The Scottish Bowel Screening programme is over ten years old. Scotland was the first country in the world to introduce systematic screening for bowel cancer and the first in the UK to offer testing to people aged 50. Lots of lessons have been learned along the way including how to improve the screening test and uptake.

Here are some reflections on current screening from Professor Bob Steele….

It is now well known that in the Scottish Bowel Screening Programme, the old card based test is now being replaced by a tube test called a Faecal Immunochemical Test (FIT).  The advantage of this test is that it only has to be done once, as opposed to three times with the old test, and that it comes with a more hygienic collection device.  It is also more sensitive for blood than the old test.  After extensive piloting the FIT was introduced into the Scottish Bowel Screening Programme in November of 2017 and it is evident that it is performing much better than the old test.  To start with, many more people are doing it and the uptake has now increased from around 55% to around 65%.  In addition it appears to be detecting about 20% more cancers than before.  We can therefore be confident that, although not perfect, FIT has made a big difference and we expect the programme to prevent significantly more deaths from bowel cancer than previously.  This does not come without challenges, however, as the increased uptake and sensitivity results in an appreciable increase in colonoscopy demand.  This is recognised by Scottish Government’s and is currently being addressed by their Endoscopy Action Plan.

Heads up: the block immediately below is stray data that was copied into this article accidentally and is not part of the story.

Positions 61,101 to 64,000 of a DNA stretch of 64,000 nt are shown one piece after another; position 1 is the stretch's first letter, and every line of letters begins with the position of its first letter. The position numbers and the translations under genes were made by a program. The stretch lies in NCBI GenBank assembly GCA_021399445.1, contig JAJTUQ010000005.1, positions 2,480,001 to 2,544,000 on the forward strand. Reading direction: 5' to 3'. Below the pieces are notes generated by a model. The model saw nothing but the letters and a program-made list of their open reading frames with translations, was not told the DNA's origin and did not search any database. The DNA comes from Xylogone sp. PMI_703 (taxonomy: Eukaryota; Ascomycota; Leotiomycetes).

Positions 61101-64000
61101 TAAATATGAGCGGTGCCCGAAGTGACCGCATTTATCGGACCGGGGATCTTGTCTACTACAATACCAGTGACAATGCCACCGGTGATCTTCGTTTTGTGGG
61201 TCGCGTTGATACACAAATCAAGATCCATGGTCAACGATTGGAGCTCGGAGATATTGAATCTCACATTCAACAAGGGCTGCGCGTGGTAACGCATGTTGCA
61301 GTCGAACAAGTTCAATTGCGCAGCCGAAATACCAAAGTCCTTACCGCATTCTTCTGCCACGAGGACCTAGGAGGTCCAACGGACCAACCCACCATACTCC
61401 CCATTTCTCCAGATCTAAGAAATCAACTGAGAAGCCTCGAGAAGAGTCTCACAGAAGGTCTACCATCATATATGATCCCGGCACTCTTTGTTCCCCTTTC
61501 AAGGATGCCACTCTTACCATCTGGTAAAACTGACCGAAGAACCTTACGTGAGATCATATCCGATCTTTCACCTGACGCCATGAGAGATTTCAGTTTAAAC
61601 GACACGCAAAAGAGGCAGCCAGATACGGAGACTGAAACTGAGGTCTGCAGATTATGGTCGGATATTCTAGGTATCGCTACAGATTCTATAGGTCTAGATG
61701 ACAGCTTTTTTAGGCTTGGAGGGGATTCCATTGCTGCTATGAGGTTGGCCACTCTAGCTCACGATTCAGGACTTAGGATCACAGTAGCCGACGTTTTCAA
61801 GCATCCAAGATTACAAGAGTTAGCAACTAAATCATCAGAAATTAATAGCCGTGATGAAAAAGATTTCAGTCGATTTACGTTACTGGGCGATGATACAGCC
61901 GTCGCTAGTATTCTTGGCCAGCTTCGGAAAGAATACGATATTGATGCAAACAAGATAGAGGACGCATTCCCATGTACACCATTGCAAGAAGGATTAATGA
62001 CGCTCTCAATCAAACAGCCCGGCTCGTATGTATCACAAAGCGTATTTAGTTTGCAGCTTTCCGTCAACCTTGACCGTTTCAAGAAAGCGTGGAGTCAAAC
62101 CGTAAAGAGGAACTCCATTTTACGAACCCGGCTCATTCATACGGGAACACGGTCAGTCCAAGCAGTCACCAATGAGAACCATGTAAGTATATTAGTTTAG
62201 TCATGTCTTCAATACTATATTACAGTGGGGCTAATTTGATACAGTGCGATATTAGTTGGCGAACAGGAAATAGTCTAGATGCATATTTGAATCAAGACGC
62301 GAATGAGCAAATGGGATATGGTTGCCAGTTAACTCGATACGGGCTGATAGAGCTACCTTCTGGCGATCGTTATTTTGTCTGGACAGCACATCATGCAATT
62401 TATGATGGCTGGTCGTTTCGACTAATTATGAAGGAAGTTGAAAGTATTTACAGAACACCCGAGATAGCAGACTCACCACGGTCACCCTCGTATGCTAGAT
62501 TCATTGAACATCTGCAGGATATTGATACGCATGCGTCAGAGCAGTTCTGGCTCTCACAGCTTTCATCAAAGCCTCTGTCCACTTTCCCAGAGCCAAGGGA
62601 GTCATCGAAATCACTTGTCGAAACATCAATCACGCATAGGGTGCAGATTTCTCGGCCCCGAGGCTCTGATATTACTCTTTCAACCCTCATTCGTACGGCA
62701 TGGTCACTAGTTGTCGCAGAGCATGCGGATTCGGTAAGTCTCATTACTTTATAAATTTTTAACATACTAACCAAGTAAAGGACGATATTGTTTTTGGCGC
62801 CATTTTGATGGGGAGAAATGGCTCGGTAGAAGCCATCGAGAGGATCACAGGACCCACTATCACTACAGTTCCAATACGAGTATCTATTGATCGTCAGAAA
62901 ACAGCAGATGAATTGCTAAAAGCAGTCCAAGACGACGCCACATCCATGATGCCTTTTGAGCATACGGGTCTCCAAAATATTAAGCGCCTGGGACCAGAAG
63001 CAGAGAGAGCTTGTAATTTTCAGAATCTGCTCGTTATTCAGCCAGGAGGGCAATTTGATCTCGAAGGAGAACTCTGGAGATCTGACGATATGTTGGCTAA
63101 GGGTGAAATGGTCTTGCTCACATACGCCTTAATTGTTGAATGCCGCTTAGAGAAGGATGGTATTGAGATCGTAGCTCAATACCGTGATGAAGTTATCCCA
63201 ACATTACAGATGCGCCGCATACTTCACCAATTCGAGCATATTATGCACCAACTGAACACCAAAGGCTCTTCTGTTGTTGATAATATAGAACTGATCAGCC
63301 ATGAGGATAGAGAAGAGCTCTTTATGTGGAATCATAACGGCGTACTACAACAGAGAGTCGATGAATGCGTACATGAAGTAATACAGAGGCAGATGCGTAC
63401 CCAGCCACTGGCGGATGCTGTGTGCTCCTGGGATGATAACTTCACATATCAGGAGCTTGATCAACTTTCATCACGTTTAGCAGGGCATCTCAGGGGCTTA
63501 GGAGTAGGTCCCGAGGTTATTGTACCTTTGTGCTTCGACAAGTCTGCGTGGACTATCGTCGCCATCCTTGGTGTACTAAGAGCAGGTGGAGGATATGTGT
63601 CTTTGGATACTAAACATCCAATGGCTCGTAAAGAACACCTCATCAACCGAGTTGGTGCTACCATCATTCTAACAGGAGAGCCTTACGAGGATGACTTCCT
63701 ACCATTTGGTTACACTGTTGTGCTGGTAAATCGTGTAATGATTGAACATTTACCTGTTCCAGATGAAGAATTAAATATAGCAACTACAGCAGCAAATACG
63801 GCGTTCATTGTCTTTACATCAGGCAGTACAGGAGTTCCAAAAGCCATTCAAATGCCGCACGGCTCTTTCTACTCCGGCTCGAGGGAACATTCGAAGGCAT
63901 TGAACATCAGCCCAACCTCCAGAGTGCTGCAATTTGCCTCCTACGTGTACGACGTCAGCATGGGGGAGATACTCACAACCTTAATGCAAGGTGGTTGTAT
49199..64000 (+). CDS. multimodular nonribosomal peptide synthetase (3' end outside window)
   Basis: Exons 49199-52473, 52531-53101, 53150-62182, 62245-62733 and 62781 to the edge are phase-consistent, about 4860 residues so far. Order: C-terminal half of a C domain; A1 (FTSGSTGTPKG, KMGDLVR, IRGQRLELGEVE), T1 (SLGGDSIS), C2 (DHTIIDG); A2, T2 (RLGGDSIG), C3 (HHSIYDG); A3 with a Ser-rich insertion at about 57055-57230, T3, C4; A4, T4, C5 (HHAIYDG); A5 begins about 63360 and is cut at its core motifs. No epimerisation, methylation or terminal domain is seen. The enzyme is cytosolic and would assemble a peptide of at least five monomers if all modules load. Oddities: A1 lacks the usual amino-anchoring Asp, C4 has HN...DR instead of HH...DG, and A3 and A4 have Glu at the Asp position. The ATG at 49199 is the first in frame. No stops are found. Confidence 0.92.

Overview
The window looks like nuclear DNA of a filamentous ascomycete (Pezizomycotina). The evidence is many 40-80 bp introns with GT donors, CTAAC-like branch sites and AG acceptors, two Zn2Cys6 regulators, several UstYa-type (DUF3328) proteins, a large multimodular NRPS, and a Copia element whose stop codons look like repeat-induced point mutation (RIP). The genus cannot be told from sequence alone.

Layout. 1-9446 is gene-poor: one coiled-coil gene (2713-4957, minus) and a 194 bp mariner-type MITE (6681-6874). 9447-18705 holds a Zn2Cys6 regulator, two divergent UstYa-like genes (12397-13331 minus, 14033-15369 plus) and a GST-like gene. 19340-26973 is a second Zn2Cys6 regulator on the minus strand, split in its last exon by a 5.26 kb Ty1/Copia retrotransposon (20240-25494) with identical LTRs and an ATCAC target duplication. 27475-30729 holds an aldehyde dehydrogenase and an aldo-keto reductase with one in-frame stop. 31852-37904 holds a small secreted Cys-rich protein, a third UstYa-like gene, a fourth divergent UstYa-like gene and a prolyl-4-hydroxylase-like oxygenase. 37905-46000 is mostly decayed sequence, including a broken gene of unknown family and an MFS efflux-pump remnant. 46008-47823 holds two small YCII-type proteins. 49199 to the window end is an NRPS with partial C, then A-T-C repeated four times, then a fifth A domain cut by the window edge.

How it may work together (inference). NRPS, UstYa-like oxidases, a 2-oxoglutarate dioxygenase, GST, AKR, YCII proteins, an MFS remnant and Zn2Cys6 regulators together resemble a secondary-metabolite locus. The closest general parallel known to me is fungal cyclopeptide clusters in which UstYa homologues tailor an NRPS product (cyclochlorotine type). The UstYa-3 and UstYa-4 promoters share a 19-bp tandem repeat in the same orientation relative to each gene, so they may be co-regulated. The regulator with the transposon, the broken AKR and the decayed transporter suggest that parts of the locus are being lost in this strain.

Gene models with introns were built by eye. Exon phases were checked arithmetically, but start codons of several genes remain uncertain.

Professor Bob Steele – Co-director SCPN